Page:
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Its a classic set up. Take a metric space $M$, with distance function $d:M\times M\to \mathbb{R}$. The set of isometries of $M$ is the set of functions $f: M \to M$ which preserve distance. This set has much of the structure of a group without additional assumptions; the composition of two isometries gives an isometry, the identity function takes the place of the identity, etc.

Although every isometry must be injective, however, it is not necessarily a bijection, and so might not have an inverse. For example any injective function from a metric space with the discrete metric ($d:M\times M\to \mathbb{R}, d(a,b) = 1$ if $a \neq b$ and $0$ if $a=b$) to itself is an isometry.

As the group of isometries is quite a useful gadget we can get round this. For example in MathWorld an isometry is assumed to be bijective:

Yet in Euclidean space, we do not need any additional assumption:


Every isometry of $\mathbb{E}^2$, the Euclidean plane, is a surjection.


On the plane, for example, assume that a point $a$ does not lie in the image of an isometry $T$. Take three distinct points $T(b_1), T(b_2)$ and $T(b_3)$ that do lie in the image (as $T$ is injective they have a unique preimage). Let $d_i = d(b_i,a)$ be the distance between $d$ and $b_i$.

The three circles radius $d_i$ around $T(b_i)$, intersect together only at $a$, as the distances between the $T(b_i)$ and the $B_i$ are the same, the circles radius $d_i$ around $b_i$ will also intersect at a unique point $a'$. The point $T(a')$ must be $a$ as that is the only point that satisfies all the point to point distances, so $a$ does lie in the image of $T$.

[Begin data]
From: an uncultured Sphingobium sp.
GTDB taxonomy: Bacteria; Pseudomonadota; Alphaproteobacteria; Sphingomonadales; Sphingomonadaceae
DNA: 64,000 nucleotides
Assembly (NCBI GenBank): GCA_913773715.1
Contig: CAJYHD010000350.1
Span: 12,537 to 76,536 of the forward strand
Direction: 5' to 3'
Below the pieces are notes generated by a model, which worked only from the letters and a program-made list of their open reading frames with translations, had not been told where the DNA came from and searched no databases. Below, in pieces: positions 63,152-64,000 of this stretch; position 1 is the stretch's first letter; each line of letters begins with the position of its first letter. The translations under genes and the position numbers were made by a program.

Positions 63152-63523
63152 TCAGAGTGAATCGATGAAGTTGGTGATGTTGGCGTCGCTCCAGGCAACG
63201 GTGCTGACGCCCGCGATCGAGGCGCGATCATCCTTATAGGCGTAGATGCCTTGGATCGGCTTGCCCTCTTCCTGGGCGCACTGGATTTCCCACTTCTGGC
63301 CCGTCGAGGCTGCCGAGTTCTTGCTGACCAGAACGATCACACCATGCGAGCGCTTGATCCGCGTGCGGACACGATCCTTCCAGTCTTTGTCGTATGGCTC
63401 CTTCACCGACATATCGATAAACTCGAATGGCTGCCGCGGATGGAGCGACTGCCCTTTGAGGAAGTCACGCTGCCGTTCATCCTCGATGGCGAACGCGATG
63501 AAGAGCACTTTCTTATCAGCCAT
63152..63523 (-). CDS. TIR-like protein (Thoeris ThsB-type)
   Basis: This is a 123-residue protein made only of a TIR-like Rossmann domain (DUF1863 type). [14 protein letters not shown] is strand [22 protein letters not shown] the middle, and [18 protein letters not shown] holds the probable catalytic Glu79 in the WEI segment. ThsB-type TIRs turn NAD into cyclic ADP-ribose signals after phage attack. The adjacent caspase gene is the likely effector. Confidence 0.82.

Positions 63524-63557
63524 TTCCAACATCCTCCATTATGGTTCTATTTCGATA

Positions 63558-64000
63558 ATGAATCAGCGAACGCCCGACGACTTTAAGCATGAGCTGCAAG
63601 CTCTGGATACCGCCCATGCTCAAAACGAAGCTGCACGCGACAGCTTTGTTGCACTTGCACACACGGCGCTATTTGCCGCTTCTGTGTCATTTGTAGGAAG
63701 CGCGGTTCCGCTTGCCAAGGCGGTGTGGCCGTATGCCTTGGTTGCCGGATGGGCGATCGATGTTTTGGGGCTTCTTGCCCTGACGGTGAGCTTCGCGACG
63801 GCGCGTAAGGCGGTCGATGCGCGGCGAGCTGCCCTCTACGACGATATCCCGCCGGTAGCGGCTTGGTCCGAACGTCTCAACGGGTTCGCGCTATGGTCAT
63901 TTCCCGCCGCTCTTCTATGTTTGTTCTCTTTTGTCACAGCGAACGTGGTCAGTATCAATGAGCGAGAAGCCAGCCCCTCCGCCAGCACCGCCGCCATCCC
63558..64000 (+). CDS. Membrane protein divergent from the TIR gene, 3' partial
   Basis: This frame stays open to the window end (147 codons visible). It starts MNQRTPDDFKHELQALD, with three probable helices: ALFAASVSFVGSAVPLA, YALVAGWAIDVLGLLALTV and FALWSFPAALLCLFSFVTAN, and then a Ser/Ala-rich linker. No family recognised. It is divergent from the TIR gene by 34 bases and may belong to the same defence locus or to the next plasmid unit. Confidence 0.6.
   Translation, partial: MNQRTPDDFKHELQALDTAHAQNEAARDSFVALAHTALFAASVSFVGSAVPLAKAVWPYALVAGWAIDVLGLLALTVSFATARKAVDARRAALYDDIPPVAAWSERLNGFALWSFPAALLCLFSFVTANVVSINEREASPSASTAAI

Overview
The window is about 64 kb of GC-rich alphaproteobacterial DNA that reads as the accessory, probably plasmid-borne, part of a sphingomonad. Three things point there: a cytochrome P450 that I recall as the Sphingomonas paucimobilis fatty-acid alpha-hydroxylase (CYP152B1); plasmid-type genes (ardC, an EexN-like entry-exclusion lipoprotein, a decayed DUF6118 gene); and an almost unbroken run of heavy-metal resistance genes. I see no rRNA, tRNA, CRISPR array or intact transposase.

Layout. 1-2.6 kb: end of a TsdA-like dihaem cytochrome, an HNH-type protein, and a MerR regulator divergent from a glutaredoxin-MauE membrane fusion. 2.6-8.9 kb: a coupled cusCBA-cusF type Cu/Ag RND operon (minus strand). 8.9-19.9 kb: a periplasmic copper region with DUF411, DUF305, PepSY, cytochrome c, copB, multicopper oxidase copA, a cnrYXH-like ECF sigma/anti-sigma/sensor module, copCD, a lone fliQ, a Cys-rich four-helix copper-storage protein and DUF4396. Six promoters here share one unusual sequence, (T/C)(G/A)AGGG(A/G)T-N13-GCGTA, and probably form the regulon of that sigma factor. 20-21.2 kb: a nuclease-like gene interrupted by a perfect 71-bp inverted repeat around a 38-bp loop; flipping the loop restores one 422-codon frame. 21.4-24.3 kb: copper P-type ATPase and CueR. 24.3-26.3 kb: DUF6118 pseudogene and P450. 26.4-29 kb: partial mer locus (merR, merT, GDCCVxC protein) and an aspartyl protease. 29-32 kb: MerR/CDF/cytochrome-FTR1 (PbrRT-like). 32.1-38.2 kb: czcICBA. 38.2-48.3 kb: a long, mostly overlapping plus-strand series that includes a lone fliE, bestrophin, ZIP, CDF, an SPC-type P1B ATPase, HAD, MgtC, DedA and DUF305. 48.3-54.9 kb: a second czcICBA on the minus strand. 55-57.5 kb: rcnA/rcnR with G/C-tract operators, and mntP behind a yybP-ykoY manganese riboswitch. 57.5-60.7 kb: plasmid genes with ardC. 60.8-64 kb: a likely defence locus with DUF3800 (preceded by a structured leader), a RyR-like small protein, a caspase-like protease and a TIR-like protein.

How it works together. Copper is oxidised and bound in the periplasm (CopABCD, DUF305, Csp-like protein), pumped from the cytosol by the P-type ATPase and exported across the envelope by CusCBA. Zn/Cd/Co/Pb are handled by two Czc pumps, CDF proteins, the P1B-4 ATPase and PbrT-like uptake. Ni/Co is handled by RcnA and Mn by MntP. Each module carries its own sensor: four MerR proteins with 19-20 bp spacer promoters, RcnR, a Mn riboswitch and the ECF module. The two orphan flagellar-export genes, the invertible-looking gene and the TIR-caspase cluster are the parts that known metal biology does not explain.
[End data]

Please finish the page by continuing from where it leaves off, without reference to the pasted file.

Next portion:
We can extend this argument to higher dimensional Euclidean spaces, yet it uses non-trivial properties, in particular how circles intersect. Is there a simple propetry of a metric space that ensures that the set of isometries forms a group?

Edit To rather strengthen the question, are there simple properties that are necessary and sufficient.

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It is a fun exercise to prove that every isometry of a compact metric space is surjective. – Andy Putman Sep 17 '11 at 16:39
Well... clearly not since a set with the discrete metric is locally compact as a space. Other example: the half line $\mathbb R_{\ge 0}$. – André Henriques Sep 17 '11 at 18:25
See Noam Elkies's counterexamples. – Todd Trimble Sep 17 '11 at 18:28